A brief sojourn into my mind on Sunday:
Sometimes I am a little annoyed that I find it so easy to DNF a race. Well, maybe easy isn't really the "right" word, but I have had more DNFs than other people I know. I suppose that once you quit once, it's always easier to quit again...but I'm not really sure I believe that I am a "quitter." I think most people I know have slightly different motivations than I do when it comes to racing.
Over the past several years, each race has just been that: a race. If there was no money involved it did not have a "higher purpose," as many races do. Ironman has a "higher purpose" for most people. It involves a huge sense of accomplishment just to finish the damn thing. It is a long freakin' day. Then you get into the conditions the race presents; their difficulty and the even more rewarding feeling of accomplishment. Add in trying to qualify for Kona or set a PR and an IM adds up to being a fairly "higher purpose" race for most.
Cozumel was not that for me. It was to be the "cherry on top" of a fantastic season. Swim hard, bike smart, and run strong. 2/3 of those were accomplished for me. But when my wildcard was dealt I decided to fold. Walking the whole race (as I wish I had done at Louisville in 2010) would not present me with a sense of accomplishment. Sure, I did the race to finish but not JUST to finish. I am a good enough athlete at this point to feel as though an IM is just a long race. There is nothing special about it, to me. Partly because I'm not good enough at it to make money in the pro field, and partly because there is nothing for me to qualify for. I am not going to Kona as a pro. At least not in the near future. Not only can I not afford to travel and KQ, I can't afford to travel to Kona itself and race.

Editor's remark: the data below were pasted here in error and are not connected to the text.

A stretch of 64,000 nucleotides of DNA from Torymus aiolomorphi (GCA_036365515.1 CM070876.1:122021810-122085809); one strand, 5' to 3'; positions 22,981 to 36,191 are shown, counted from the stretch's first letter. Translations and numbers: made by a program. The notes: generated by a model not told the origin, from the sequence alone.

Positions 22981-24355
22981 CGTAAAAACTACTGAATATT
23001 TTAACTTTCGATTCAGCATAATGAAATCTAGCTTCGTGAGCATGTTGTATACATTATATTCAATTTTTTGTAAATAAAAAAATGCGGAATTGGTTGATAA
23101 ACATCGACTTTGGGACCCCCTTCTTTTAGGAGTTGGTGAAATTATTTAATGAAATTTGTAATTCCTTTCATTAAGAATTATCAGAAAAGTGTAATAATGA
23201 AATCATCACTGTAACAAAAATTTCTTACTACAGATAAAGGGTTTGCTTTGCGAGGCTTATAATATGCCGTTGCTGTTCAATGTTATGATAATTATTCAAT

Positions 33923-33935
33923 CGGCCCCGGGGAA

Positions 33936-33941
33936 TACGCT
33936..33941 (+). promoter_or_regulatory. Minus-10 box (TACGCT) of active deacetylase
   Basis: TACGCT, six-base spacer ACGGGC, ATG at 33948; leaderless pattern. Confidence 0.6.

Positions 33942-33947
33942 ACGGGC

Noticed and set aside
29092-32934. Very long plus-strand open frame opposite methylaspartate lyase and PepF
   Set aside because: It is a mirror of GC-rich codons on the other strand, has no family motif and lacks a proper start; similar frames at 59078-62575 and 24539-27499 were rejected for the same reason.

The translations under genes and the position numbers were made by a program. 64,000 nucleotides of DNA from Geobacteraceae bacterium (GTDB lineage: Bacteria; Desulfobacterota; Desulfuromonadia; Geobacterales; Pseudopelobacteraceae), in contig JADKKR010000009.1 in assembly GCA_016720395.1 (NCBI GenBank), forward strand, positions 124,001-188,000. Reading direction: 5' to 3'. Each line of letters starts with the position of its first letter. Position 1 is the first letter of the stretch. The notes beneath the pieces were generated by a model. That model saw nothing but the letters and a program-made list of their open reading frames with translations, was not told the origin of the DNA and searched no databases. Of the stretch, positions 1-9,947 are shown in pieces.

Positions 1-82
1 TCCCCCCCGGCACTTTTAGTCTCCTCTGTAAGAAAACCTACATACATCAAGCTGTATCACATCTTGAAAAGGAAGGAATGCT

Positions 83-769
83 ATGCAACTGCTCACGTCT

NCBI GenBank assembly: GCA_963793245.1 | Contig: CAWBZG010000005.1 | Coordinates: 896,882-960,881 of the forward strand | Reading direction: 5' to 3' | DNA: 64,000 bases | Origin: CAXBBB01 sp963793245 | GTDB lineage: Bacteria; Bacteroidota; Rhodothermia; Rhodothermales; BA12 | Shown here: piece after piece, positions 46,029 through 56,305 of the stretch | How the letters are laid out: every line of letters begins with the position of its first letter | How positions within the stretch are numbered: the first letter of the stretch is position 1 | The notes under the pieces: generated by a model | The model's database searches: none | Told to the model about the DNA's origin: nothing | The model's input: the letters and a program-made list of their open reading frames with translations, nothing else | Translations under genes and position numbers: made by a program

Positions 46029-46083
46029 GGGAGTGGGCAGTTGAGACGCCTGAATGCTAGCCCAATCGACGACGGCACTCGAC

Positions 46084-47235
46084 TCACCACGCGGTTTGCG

So with certain things being "off the table," there was nothing to keep me going. No incentive. No rabbit. No carrot. When I first realized that something was very wrong (bending over to grab my T2 bag), I realized that I had not planned for something. That was almost more annoying than the paint itself. KNOWING that I could have prevented my issue. But oh well, time will pass. Injuries will heal. Time off will be taken.
I will write a more thorough race report in the upcoming days, but at the end of the season it's important to assess WHY you do things. So many people say they'd NEVER quit, and that's good...but I'm just not that person. I didn't WANT the finisher's medal and shirt badly enough to spend another 4+ hours walk/running. There's no POINT in that, to me. When I do finish an IM, and I will, I want it to be for the right reasons at the right time in the right place.